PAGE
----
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Frugal Friday: Debt-Proof Your Christmas


This week we’ve been talking and planning Christmas — in July. It’s a great way to think through the holiday season and what you want to do differently. Clearer thoughts prevail when Walmart isn’t already playing Jingle Bells.

One important thing to consider regarding Christmas is the money part. You know the story: people try to compensate for their failings the rest of the year, spend money they don’t have, and end up paying for it well into the following year. No. no. no.

If this is you, or a shade of you, it’s time to “debt-proof” your Christmas.

Set a budget
Sit down with your holiday notebook, if you started one, or just a piece of paper, and list the people that you absolutely have to buy gifts for. Have to. Not want to. Not could. Not even should.

But have to. I count this as kids and spouse. Your have-to’s might look different. But, I’m talking bare bones. Call this List A. Then make a list of second and third string players. It would be nice to buy gifts for this crowd, but if push came to shove and you couldn’t afford it, you could downsize, or even eliminate, buying these gifts.

Now, allot what amount you think is reasonable to spend on each person on the A list. Go to Lists B and C. Realistically, you would budget less for Lists B and C, because they are less urgent on the time-money continuum. Add up that amount.

Now create a budget sheet. Organized Christmas has a budget planner sheet as does Simple Mom. List your gift allowance amount. Add something for cards, stamps, ribbons, and wrappings. If you host a holiday get-together, add that to. If it’s hard to think of numbers, look up what you spent last year. Make sure you’re sitting down. We don’t want you to have a heart attack. {You probably spent too much.}

Add up all these numbers. That’s your budget.

Squirrel away cash.
Today ends July. That means there are four months until December 1 hits. Four months to put aside money to spend on Christmas. Divide your budget amount into four. That is how much you need to save every month in a bank account, in a jar, under your mattress, wherever.

Don’t go overboard.
Is your figure too big to handle each month? Then go back and adjust your budget. Can you live without sending Christmas cards this year? Make the decision now so that you’ll feel less guilt later. How about simplifying your Christmas party? Host a dessert and coffee party instead of a full dinner. Start strategizing now where you can cut costs. Be decisive and don’t second guess yourself. Extra tinsel is not worth extra debt.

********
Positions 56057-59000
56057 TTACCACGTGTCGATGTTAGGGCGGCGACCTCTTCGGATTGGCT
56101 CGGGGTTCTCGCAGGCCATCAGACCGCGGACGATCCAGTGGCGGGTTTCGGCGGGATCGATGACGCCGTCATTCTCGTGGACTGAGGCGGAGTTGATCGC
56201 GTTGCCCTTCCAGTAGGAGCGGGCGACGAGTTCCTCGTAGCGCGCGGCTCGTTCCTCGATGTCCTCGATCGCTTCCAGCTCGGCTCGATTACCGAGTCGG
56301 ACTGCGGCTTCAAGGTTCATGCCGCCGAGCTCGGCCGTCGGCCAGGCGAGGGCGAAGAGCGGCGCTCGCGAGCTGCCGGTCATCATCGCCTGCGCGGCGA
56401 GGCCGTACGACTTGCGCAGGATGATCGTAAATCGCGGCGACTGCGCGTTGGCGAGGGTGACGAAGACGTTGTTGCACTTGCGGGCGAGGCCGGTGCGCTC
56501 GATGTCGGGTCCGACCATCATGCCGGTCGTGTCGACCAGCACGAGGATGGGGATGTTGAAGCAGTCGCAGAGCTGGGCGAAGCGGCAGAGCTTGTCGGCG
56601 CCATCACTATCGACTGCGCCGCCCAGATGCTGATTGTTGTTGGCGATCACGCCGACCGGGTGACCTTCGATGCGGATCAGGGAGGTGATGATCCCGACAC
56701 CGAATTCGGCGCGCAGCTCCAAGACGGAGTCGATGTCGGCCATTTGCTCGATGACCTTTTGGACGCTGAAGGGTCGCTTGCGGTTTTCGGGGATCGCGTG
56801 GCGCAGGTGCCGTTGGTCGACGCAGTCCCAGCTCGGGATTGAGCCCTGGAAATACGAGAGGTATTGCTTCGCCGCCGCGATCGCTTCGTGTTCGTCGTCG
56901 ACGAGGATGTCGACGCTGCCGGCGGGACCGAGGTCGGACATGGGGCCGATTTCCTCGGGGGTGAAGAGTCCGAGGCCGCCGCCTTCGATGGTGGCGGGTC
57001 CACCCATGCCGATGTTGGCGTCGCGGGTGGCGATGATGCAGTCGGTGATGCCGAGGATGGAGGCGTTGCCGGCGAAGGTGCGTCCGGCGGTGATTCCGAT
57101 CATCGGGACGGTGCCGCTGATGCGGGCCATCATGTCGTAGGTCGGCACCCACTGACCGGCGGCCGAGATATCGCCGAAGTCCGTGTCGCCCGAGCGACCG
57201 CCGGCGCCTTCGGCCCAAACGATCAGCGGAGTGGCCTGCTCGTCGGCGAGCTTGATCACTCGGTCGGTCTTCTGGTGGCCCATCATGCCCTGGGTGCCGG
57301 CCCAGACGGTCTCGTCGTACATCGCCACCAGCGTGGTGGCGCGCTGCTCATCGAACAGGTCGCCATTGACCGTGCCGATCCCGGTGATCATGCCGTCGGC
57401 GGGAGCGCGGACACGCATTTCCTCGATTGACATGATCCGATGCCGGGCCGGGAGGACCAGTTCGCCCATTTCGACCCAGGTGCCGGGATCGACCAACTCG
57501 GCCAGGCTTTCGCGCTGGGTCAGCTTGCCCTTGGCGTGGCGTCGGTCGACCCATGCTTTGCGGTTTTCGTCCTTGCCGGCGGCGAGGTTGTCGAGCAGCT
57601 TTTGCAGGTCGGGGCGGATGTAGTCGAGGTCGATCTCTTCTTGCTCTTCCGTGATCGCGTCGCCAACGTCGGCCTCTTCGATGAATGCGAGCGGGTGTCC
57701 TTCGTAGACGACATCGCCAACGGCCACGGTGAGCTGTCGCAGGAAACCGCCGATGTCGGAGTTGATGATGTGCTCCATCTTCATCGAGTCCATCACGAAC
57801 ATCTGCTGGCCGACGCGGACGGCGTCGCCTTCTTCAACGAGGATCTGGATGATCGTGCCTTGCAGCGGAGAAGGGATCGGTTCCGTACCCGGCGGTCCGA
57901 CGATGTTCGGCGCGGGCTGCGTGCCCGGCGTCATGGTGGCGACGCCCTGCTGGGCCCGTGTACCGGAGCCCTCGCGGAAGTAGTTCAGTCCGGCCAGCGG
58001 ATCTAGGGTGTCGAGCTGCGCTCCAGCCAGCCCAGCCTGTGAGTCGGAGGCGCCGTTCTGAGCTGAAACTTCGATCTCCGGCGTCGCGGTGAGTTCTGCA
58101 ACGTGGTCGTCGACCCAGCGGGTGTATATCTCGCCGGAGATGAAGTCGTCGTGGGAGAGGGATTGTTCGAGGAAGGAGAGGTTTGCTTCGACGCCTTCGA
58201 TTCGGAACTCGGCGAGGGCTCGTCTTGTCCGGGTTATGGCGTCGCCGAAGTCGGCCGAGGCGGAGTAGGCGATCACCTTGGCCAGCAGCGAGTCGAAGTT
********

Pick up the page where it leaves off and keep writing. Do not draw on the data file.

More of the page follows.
Don’t have any extra to put aside each month? Then you certainly don’t have extra to spend at Christmas! Start cutting back in your regular expenses. Sell something. Find a part-time job. Don’t be guilt-tripped into spending more than you have when it’s Christmas time in the city. Make a plan now and stick to it.

Avoid using credit.
Please don’t be suckered into spending money you don’t have. Yes, I know. You pay it off every month. So did we. Until my husband went six weeks without work. Eventually it catches up with you. Unless you are super-fastidious about bookkeeping, it’s really hard to remember all that you’re “putting on the card.” Pay cash and stick to your budget; you’ll know for positive that you aren’t spending what you don’t have.

Got a great money-saving idea? Share it with us!

In the interest of exchanging good ideas, please do not post affiliate links, giveaways or deal posts. Instead tell us what you do to stretch your dollars a little farther. Share concepts and ideas that have helped you grow in saving money and being a better steward of your resources.

Write about your money saving tip on your blog and bring the permalink to that post here. Please make sure that you link to LifeasMOM.com in your post.

If you don’t have a blog, tell us your bright idea in the comments. Can’t wait to learn some new tricks!

Interested in more ways that you can “debt-proof” your Christmas? Visit my giveaway page and enter to win Mary Hunt’s Debt Proof the Holidays: How to Have an All-Cash Christmas.

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Comments

  1. Kristin says: